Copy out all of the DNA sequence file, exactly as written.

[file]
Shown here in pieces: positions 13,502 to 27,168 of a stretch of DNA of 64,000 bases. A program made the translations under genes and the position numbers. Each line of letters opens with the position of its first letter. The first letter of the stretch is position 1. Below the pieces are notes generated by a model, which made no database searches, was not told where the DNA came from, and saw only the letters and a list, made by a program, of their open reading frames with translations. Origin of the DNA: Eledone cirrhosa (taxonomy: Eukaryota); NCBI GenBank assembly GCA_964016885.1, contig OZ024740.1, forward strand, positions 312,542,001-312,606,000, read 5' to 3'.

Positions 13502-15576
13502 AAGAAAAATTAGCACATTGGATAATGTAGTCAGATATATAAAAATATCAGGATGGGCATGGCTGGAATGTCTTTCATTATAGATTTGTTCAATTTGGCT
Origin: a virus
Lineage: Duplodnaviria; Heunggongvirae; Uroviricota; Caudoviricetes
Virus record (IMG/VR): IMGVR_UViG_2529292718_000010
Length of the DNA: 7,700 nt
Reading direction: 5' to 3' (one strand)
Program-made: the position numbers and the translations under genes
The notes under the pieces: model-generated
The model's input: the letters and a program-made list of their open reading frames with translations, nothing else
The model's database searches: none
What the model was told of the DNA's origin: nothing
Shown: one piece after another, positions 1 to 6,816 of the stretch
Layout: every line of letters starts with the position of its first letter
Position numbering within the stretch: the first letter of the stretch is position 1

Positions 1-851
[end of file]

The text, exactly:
Shown here in pieces: positions 13,502 to 27,168 of a stretch of DNA of 64,000 bases. A program made the translations under genes and the position numbers. Each line of letters opens with the position of its first letter. The first letter of the stretch is position 1. Below the pieces are notes generated by a model, which made no database searches, was not told where the DNA came from, and saw only the letters and a list, made by a program, of their open reading frames with translations. Origin of the DNA: Eledone cirrhosa (taxonomy: Eukaryota); NCBI GenBank assembly GCA_964016885.1, contig OZ024740.1, forward strand, positions 312,542,001-312,606,000, read 5' to 3'.

Positions 13502-15576
13502 AAGAAAAATTAGCACATTGGATAATGTAGTCAGATATATAAAAATATCAGGATGGGCATGGCTGGAATGTCTTTCATTATAGATTTGTTCAATTTGGCT
Origin: a virus
Lineage: Duplodnaviria; Heunggongvirae; Uroviricota; Caudoviricetes
Virus record (IMG/VR): IMGVR_UViG_2529292718_000010
Length of the DNA: 7,700 nt
Reading direction: 5' to 3' (one strand)
Program-made: the position numbers and the translations under genes
The notes under the pieces: model-generated
The model's input: the letters and a program-made list of their open reading frames with translations, nothing else
The model's database searches: none
What the model was told of the DNA's origin: nothing
Shown: one piece after another, positions 1 to 6,816 of the stretch
Layout: every line of letters starts with the position of its first letter
Position numbering within the stretch: the first letter of the stretch is position 1

Positions 1-851